Brazil struggles expanding gas market
of domestic consumers amid downturn
Brazil Natural Gas: Consumption was reported at 3.099 Cub ft/Day bn in Dec 2020
- Plenty of domestic gas
- Half of the country's demand coming from industry
By Flávia Pierry / Argus
Petroleumworld 10 12 2021
Brazil wants to develop large natural gas consumers to anchor its soon-to-be liberalized gas market, but the effort is challenged by questions about the market-opening process and slow economic growth.
Natural gas demand in Brazil is heavily dependent on industrial consumption, with almost half of the country's demand coming from industry, as gas for heating is limited in the country. But industrial natural gas demand has been stagnant at best, ranging between about 40mn-43mn m³/d from 2011-2018 before falling to 37mn m³/d in 2019 and then to 36mn last year during the Covid-19 pandemic, according to Brazil's Ministry of Mines and Energy. Industrial users have also become a smaller part of the overall economy, dropping from 48pc of GDP in 1985 to 21pc in 2019.
Large energy and gas consumers have high hopes that the country's natural gas market opening on 1 January will increase competition for supply and eventually lower prices, increasing gas demand. But it may take some time to establish regulations and develop market liquidity, according to a recent Brazilian National Confederation of Industry (CNI) study. Prices may actually increase at the first stages of the new market as Petrobras' role shrinks from that of monopoly supplier.
"The industries that demand relevant volumes of natural gas and even industries that could shift to gas now are not shifting due to the high costs in the country," said Antonio Souza, an analyst with OfSeas consultancy.
Getting large energy users to make the switch is even harder, given Brazil's relatively tepid growth rate. Brazilian GDP grew 1.8pc in the 12 months ending 30 September according to Brazil's institute of geography and statistics IBGE, below the 6.3pc average projected for developing economies by the International Monetary Fund, or the World Bank's Latin America outlook of 5.2pc. This follows a sluggish 1.8pc growth in 2018 and 1.1pc in 2019, lagging behind other countries with similar levels of development.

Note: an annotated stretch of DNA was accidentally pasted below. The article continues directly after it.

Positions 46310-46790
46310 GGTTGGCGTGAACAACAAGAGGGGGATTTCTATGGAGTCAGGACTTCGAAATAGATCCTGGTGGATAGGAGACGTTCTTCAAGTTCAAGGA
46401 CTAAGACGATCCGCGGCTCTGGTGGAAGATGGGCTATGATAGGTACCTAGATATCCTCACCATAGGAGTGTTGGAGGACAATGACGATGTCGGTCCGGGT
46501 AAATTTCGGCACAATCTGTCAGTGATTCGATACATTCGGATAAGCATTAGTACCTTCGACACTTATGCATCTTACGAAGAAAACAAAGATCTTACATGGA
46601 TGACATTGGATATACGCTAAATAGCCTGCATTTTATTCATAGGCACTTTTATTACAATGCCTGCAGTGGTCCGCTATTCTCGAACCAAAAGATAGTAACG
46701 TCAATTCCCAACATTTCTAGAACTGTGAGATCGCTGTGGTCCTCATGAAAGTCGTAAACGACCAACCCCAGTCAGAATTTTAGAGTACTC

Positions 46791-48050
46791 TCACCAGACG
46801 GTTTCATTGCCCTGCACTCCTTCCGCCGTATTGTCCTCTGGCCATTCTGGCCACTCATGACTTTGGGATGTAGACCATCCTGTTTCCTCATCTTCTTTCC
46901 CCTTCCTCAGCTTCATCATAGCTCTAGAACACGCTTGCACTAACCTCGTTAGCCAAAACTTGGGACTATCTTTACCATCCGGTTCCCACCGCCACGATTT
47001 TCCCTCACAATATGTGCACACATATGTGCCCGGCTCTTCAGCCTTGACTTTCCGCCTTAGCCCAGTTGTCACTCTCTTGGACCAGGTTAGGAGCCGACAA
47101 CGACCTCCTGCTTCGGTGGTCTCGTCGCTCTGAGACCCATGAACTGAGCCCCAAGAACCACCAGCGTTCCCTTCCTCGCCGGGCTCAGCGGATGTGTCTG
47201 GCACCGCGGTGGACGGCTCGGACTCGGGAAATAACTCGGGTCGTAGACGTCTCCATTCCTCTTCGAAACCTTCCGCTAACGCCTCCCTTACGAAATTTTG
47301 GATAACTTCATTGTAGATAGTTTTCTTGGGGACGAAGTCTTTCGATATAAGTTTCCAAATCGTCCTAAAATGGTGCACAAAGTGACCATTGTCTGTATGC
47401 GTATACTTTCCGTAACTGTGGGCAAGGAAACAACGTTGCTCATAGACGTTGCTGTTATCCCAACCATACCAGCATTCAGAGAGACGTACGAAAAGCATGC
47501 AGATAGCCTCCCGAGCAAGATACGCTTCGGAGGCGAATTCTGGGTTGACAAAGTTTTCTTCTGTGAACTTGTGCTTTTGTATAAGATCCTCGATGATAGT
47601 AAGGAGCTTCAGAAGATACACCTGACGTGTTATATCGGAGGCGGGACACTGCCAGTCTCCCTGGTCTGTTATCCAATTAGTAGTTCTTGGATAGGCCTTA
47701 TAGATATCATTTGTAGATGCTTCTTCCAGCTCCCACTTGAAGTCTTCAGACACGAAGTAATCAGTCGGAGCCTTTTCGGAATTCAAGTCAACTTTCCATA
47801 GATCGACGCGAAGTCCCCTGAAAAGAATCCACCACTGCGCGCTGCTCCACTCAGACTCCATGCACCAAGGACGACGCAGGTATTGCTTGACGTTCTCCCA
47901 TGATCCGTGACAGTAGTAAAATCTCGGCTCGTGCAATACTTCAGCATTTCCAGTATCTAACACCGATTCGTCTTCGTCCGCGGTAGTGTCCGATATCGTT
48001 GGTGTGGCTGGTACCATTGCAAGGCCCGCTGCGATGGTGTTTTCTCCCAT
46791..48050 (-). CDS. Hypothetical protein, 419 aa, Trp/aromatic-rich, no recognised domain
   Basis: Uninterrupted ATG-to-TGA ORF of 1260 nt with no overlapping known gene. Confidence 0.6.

Plenty of domestic gas
There is no shortage of domestic natural gas for Brazilian industry to tap. Brazil has large gas fields, such as Pão de Açúcar, operated by Equinor in the pre-salt Campos basin offshore Rio de Janeiro state, which is expected to produce 16mn m³/d by end of 2026. EPE estimates Brazilian gas production will reach 147mn m³/d by 2030, up from 55mn m³/d in August.
But by 2027 the country will need expanded pipeline capacity beyond existing gas pipelines Route 1 and 2 from the offshore, even with pipeline Route 3 operational by 2022. Significant pipeline expansions will not be built unless there are large customers willing to sign long term contracts for that capacity.
"The Brazilian gas market is still small. It may be difficult to find buyers for this much gas," a source with knowledge of the oil and gas production industry told Argus. "Finding anchor consumers in Brazil is a complicated matter, and gas producers depend on consumers with little ramp-up and steady consumption."
Gas-fired thermal generators, the second largest gas consumer group in Brazil, are being considered as another major long term customer. The Brazilian power market is mostly captive, with 85pc of consumers tied to local distribution companies that get their power through regulated government auctions.
But demand for thermal power generation in Brazil fluctuates. Hydropower is the dominant source with a 62pc installed capacity, and prices for wind and solar power are dropping. Given the interconnected nature of Brazil's power grid, new gas-fired power plants are unlikely to be built in states other than the coastal markets where they currently operate.
The bus and truck market is also being considered as a possible gas market, with distribution company association Abegás leading that effort. Some of the diesel truck market could be replaced by natural gas-fueled trucks, with a potential consumption of 30mn m³/d, Abegás strategy and market director Marcelo Mendonça said. That demand could also be met by biogas, providing buyers with a green option, he said.
Natural gas is the cheapest fuel option for heavy vehicles according to Minas Gerais state gas distributor Gasmig, costing R0.32/km, versus R0.65/km for ethanol and R0.63/km for gasoline.
Finding these anchor consumers is the focus of a study by Brazil's Energy Research Office, to-be released in December.